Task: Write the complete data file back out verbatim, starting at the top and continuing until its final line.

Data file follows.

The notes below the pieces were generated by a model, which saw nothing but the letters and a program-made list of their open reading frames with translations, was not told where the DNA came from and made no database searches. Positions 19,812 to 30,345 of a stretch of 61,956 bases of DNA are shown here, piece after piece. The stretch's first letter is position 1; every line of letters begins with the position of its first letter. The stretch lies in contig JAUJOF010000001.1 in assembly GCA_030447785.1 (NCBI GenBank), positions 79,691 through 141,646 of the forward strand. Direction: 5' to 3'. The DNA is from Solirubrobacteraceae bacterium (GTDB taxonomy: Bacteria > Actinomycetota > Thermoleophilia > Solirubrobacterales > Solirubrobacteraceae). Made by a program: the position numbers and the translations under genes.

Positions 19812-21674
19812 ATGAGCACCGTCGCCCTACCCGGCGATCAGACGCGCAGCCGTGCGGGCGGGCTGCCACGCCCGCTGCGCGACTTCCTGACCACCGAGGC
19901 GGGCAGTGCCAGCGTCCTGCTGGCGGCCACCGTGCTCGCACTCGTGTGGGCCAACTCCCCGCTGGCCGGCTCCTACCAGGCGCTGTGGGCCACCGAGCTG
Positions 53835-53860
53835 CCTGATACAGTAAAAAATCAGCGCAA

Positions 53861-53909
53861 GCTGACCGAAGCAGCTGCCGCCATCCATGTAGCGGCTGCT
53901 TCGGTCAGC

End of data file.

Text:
The notes below the pieces were generated by a model, which saw nothing but the letters and a program-made list of their open reading frames with translations, was not told where the DNA came from and made no database searches. Positions 19,812 to 30,345 of a stretch of 61,956 bases of DNA are shown here, piece after piece. The stretch's first letter is position 1; every line of letters begins with the position of its first letter. The stretch lies in contig JAUJOF010000001.1 in assembly GCA_030447785.1 (NCBI GenBank), positions 79,691 through 141,646 of the forward strand. Direction: 5' to 3'. The DNA is from Solirubrobacteraceae bacterium (GTDB taxonomy: Bacteria > Actinomycetota > Thermoleophilia > Solirubrobacterales > Solirubrobacteraceae). Made by a program: the position numbers and the translations under genes.

Positions 19812-21674
19812 ATGAGCACCGTCGCCCTACCCGGCGATCAGACGCGCAGCCGTGCGGGCGGGCTGCCACGCCCGCTGCGCGACTTCCTGACCACCGAGGC
19901 GGGCAGTGCCAGCGTCCTGCTGGCGGCCACCGTGCTCGCACTCGTGTGGGCCAACTCCCCGCTGGCCGGCTCCTACCAGGCGCTGTGGGCCACCGAGCTG
Positions 53835-53860
53835 CCTGATACAGTAAAAAATCAGCGCAA

Positions 53861-53909
53861 GCTGACCGAAGCAGCTGCCGCCATCCATGTAGCGGCTGCT
53901 TCGGTCAGC